The name of the Weasley twins' product is ウンのない人 Un no nai hito, 'Person with no un'. This contains a pun on 運 un meaning 'destiny, fortune, luck' and うん un, short for うんち unchi, a children's word meaning 'poo'. It can thus mean either 'a person with no luck', or 'a person with no poo'. As a bonus, the expression うーんと ūnto in the previous sentence means 'greatly', but also echoes the word ウン un in ウンのない人 Un no nai hito.
The pun with 例のあの人 rei no ano hito ('You Know Who') is not particularly compelling, but this is salvaged by the pun on 運 un and うん un, which is on a similar level of childishness to Rowling's. It is hard to decide between and
Note: 'Sensation' is correctly translated as センセーション sensēshon, which has been borrowed into Japanese with the same meaning as the English word 'sensation' as used here.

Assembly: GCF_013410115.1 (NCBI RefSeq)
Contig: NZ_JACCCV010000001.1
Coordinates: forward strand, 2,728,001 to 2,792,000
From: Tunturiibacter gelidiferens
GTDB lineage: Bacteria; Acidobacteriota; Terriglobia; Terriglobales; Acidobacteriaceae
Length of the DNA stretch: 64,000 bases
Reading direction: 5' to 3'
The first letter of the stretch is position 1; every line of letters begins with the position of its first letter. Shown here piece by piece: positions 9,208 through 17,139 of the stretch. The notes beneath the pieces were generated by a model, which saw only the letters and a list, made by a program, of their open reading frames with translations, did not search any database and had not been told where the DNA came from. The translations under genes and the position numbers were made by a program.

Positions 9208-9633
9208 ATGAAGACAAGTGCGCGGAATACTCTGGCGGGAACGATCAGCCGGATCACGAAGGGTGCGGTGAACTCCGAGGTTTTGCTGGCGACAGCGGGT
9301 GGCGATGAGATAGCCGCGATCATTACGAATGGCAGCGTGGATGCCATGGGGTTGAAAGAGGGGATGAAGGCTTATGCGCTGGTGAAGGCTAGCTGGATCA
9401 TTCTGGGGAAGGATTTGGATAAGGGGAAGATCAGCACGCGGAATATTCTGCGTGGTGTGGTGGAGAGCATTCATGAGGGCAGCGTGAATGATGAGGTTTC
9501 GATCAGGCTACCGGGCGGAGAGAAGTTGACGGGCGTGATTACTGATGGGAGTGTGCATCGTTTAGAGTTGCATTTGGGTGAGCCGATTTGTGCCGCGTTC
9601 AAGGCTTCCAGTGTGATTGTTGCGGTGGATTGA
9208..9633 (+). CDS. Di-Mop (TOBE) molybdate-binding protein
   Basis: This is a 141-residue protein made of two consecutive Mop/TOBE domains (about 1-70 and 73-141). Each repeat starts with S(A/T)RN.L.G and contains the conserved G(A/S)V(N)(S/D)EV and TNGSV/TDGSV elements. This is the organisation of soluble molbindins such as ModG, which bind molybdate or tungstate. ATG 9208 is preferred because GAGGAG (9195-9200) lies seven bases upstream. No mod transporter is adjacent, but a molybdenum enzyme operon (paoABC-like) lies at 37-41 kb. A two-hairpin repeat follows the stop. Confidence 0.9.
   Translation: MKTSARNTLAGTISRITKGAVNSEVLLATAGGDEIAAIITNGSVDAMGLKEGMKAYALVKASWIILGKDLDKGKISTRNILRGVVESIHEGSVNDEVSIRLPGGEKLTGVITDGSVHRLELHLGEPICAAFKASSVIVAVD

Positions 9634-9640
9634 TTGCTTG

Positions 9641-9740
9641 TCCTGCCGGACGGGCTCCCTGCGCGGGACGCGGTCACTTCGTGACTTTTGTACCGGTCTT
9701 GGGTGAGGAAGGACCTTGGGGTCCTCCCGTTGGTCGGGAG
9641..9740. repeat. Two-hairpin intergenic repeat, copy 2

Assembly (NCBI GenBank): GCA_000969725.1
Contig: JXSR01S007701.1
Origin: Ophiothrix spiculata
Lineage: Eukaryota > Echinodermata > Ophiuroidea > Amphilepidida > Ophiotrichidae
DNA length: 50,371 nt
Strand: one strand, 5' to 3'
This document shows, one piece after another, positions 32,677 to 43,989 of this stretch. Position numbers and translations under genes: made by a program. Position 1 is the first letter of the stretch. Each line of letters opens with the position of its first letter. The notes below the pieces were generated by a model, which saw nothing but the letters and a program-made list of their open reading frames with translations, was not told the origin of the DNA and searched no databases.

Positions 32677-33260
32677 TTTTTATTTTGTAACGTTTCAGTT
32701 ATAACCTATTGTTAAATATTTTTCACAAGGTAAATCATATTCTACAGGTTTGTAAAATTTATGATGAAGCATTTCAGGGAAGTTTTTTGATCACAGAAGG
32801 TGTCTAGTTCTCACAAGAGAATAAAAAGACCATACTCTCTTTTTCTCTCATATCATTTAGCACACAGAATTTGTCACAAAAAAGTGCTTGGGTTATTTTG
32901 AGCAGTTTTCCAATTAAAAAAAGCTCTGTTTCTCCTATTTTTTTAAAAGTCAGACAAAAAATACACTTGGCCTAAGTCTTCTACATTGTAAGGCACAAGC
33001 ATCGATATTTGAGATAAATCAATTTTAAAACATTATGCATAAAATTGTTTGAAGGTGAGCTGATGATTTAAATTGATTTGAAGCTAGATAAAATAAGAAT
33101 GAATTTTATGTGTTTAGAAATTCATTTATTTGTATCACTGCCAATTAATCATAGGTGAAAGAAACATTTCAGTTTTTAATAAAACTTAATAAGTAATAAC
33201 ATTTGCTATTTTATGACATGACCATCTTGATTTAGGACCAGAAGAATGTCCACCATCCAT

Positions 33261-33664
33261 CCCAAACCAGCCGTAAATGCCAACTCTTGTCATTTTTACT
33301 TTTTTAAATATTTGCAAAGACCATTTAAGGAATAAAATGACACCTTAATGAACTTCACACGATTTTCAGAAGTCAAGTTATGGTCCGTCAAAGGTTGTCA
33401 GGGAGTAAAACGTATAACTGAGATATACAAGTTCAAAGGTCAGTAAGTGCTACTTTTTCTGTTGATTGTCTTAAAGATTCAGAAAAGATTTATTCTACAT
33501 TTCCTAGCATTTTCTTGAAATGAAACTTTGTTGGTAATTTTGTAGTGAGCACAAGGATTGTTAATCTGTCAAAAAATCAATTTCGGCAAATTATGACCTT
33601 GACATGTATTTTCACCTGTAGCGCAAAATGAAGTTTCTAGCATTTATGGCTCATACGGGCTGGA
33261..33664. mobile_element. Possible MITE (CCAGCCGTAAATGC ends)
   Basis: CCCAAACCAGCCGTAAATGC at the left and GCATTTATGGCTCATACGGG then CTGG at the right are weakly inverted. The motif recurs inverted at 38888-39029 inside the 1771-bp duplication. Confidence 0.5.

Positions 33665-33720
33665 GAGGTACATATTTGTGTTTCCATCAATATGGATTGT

Tại Sao Quý Vị Lại Lo Lắng Về
Quý Vị NÊN Lo Lắng Về
Cái Cảm Giác Táo Bón Đang Kìm Kẹp Đất Nước!
Why do you worry about
You SHOULD worry about
NO ONE CAN 'UMPH'
The constipation feeling that is tormenting the nation!
Quý Vị = 各位
Cảm Giác = 感覺
The Vietnamese translation calls Voldemort Kẻ-Mà-Ai-Cũng-Biết-Là-Ai-Đấy, meaning 'He-who-everyone-knows-who-he-is'.
The name of the Weasley twins' product is AI-CŨNG-KHÔNG-Ị. This name uses the words Ai-Cũng 'everyone' from Voldemort's nickname and combines it with không ị, meaning 'not defecate'. The word ị, which means 'defecate' or 'faeces', originally represented the vocal sound supposedly made when a person is straining to pass stool, which is why I gloss it as 'umph'.
The parallel between Voldemort's nickname and the name Ai-Cũng-Không-Ị is not terribly compelling but is passable. The product name incorporating ị is good in that it reproduces the juvenile feeling of 'poo'. All in all, this must be described as
Note: Like the Mainland Chinese translator, the Vietnamese translator has been misled into thinking that 'sensation' means 'feeling or sensation', which is translated as Cảm Giác.